Vaccination Programmes

An integral part of modern health services, vaccinations are applied in pre-determined programmes designed to ensure that both individuals and communities reap their full benefits. Vaccines are usually delivered as part of carefully constructed programmes, and in this article we look at how these programmes are put together and what they aim to achieve.

Why are vaccination programmes used?

While a single vaccination offered to an individual has many benefits for that person, its effects don’t necessarily translate to better health outcomes for the community as a whole. Vaccines have the potential to dramatically reduce the spread of disease, and in doing so confer their protection against a body of potent illnesses. Vaccination programmes are devised to make full use of the potential protection immunisation can offer a community, and in doing so make the most out of the resources spent on generating these vaccines.

How does a vaccination programme work?

These programmes aim to achieve herd immunity by vaccinating a significant portion of the community. Once enough people have protection from a disease causing pathogen, the transmission of this pathogen rapidly declines, providing ‘herd immunity’ which protects people who have yet to receive the vaccine. Herd immunity is a very powerful effect that can dramatically reduce the incidence of even extremely contagious diseases, and in doing so vastly improve public health.

It also confers protection against a potentially dangerous illness to people who are unable to receive the vaccine. There are a number of medical conditions which mean that the person suffering from them is unable to safely receive certain vaccinations. People receiving treatments for cancer are a good example. One of the side effects of cancer therapies like radio- and chemotherapy is a weakening of the body’s natural defences, and people in such a condition are referred to as immunocompromised. If someone is immunocompromised then they are usually unable to safely take a vaccine because even the weakened version of a virus or bacteria can make them sick.

What vaccination programmes are used in the UK?

The NHS provides a schedule of vaccination for both children and elderly people as standard practice. Other groups at risk of exposure to less common diseases are also offered vaccines if necessary, although these may need to be paid for.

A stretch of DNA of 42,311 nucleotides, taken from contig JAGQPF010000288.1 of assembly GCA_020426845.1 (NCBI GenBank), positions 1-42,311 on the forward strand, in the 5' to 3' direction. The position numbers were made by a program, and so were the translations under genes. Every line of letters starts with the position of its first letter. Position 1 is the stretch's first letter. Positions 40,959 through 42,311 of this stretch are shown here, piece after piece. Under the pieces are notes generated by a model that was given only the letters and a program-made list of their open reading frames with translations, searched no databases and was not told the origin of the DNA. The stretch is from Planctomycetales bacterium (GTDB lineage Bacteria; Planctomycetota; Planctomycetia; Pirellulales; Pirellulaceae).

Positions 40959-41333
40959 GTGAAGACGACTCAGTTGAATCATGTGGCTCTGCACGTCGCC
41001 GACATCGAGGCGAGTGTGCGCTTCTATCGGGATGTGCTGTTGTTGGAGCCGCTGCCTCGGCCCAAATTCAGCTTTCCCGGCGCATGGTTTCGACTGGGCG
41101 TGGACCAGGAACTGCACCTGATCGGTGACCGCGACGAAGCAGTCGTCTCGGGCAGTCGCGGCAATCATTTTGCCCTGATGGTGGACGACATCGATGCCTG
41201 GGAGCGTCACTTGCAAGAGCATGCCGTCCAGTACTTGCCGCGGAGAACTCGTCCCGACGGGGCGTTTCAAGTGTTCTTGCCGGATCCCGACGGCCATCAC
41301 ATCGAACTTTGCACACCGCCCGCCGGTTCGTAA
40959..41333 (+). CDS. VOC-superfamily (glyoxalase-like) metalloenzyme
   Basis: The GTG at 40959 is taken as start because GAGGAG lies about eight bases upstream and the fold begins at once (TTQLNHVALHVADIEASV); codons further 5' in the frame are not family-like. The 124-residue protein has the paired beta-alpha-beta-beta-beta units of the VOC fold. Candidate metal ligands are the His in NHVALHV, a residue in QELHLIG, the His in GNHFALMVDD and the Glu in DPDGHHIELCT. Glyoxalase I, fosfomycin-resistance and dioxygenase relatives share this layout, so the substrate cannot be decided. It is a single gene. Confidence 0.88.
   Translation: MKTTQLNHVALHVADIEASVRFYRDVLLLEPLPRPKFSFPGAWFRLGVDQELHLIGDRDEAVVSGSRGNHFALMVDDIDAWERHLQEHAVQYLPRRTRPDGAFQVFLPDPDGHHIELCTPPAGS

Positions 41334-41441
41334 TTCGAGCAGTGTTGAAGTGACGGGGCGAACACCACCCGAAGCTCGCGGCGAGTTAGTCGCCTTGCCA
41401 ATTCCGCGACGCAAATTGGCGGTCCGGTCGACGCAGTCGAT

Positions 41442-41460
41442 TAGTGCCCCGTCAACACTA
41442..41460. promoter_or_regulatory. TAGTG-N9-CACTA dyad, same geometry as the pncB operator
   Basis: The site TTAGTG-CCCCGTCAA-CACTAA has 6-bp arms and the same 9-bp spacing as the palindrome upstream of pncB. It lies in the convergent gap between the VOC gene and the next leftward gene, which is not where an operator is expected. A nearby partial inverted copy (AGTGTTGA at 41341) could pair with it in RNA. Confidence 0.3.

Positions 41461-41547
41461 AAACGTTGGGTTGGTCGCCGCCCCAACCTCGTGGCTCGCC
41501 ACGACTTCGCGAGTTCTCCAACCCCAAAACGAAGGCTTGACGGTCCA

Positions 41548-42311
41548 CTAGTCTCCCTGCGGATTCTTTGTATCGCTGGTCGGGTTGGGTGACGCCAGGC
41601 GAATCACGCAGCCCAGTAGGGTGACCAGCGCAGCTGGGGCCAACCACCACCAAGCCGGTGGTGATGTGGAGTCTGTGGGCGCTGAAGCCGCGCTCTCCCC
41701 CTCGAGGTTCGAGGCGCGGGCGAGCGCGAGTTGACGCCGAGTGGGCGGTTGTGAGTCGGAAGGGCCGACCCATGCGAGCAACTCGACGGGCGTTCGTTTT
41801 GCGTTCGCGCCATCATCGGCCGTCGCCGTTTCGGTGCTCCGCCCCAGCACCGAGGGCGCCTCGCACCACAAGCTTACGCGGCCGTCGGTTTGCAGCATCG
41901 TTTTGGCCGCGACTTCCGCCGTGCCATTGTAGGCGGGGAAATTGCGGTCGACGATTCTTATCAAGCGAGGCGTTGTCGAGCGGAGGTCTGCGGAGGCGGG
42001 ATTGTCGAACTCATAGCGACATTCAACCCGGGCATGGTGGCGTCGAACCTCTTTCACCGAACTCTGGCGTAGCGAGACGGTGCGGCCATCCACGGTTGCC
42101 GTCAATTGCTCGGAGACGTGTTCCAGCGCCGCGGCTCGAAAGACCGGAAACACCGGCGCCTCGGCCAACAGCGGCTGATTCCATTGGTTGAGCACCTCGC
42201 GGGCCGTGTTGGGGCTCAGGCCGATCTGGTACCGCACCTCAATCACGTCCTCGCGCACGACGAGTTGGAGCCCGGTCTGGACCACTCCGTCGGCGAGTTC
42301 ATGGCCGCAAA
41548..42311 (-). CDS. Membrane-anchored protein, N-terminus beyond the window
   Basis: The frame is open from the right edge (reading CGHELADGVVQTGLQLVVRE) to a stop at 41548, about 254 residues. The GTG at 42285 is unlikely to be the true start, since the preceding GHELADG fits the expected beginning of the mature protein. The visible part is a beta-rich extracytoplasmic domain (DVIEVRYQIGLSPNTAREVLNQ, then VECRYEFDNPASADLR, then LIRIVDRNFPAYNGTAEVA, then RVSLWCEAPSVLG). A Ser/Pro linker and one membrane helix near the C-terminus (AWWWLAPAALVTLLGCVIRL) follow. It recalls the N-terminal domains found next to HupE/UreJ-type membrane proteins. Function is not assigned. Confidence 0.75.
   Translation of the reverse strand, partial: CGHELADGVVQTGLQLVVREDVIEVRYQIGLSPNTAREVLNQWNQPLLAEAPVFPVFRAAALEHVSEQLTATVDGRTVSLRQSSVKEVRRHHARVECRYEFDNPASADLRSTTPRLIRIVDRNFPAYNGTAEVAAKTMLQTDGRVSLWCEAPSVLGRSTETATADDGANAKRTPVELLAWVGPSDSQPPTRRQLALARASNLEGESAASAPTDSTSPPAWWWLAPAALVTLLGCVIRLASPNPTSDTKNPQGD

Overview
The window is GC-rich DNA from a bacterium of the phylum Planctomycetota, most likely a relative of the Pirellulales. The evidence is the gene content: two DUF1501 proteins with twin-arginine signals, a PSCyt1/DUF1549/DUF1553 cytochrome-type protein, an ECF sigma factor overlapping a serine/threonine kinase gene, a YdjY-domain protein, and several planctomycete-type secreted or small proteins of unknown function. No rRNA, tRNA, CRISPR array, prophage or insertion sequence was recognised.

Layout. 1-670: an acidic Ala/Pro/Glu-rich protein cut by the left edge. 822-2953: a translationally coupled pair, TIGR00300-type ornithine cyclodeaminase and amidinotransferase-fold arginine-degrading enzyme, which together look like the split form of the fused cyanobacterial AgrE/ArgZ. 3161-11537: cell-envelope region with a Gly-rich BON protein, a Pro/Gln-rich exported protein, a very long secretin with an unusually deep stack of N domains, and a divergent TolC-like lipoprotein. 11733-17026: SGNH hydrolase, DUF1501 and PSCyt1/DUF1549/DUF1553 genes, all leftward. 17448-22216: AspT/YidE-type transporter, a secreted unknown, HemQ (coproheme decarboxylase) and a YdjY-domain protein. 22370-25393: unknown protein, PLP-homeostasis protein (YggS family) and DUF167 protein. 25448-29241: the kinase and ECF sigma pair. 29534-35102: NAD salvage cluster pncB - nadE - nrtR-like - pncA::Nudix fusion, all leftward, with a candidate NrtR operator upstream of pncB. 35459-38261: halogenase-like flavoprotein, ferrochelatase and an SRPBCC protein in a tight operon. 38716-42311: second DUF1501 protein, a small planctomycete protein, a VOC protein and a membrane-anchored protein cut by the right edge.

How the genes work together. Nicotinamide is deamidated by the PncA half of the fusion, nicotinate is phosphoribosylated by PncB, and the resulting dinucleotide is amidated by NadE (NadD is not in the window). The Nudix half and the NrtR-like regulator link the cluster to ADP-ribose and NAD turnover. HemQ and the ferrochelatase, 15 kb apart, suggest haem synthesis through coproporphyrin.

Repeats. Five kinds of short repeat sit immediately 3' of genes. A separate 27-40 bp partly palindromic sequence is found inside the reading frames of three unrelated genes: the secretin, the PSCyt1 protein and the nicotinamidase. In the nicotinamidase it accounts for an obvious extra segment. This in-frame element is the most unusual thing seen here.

The vaccine schedule for children involves a series of injections during the first year after the birth, and then at various points after that. These injections are vaccines against a number of dangerous conditions that can cause severe sickness and even death in children, including meningitis C, diphtheria, measles, and polio. Teenage girls receive a vaccination against the Human Papilloma Virus which is known to cause cervical cancer on top of their other injections.

Elderly patients are also often at risk and so are provided with yearly flu vaccinations and a single injection against pneumococcal (a type of bacteria) infections at the age of 65 or above.

While following immunisation programmes is optional, it is highly recommended that parents allow their children to be vaccinated as per the NHS’ recommendations. These vaccination programmes are designed to not only protect children from the most potent infections they can be exposed to, but also protect the wider community from the spread of these diseases.

Vaccination programmes and the eradication of disease

Another extremely important goal of vaccination programmes is the eradication of particularly dangerous and virulent diseases. Smallpox is a great example of how this can be achieved. Whereas in the past smallpox was a global epidemic costing countless lives every year, the introduction of a vaccination programme saw incidences of the disease diminish to the point where the disease no longer occurs at all. When this point has been reached the programme is stopped and the disease can safely be declared as eradicated or eliminated.

This isn’t always the case however, and measles is an example of a highly virulent condition which requires a widespread vaccination programme in practice. The hope is however that with increased usage of the MMR vaccine (designed to protect against measles, mumps, and rubella), these conditions can be completely eliminated. It is estimated that at least 95% of children would need to have the MMR vaccine to achieve this.

« How are Vaccines Made? Vaccination & Herd Immunity »